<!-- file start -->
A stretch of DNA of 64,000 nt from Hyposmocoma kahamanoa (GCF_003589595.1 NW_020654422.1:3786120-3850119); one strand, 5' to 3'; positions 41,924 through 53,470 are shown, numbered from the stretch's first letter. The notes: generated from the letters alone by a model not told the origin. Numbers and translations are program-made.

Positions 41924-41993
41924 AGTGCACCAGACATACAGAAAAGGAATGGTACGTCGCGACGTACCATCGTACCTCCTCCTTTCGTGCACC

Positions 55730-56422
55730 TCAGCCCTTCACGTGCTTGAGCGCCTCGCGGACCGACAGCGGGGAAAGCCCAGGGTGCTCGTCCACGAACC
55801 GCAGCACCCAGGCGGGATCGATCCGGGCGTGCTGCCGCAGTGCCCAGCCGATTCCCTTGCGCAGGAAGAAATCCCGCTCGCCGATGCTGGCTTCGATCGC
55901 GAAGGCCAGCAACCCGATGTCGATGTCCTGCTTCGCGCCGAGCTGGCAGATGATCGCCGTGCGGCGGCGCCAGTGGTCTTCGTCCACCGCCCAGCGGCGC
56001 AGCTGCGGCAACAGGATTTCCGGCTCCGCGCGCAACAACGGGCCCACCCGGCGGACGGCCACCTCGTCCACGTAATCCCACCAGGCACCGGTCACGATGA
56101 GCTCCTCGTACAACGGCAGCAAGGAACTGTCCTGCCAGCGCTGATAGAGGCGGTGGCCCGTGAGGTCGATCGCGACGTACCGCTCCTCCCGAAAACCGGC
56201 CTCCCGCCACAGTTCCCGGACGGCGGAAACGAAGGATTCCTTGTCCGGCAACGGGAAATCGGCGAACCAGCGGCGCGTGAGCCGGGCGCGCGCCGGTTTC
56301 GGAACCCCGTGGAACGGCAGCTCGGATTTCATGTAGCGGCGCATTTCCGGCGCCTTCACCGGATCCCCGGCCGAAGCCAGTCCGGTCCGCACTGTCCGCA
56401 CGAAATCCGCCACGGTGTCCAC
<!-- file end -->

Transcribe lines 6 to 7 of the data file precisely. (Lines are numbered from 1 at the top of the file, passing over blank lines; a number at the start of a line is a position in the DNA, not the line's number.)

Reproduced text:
55801 GCAGCACCCAGGCGGGATCGATCCGGGCGTGCTGCCGCAGTGCCCAGCCGATTCCCTTGCGCAGGAAGAAATCCCGCTCGCCGATGCTGGCTTCGATCGC
55901 GAAGGCCAGCAACCCGATGTCGATGTCCTGCTTCGCGCCGAGCTGGCAGATGATCGCCGTGCGGCGGCGCCAGTGGTCTTCGTCCACCGCCCAGCGGCGC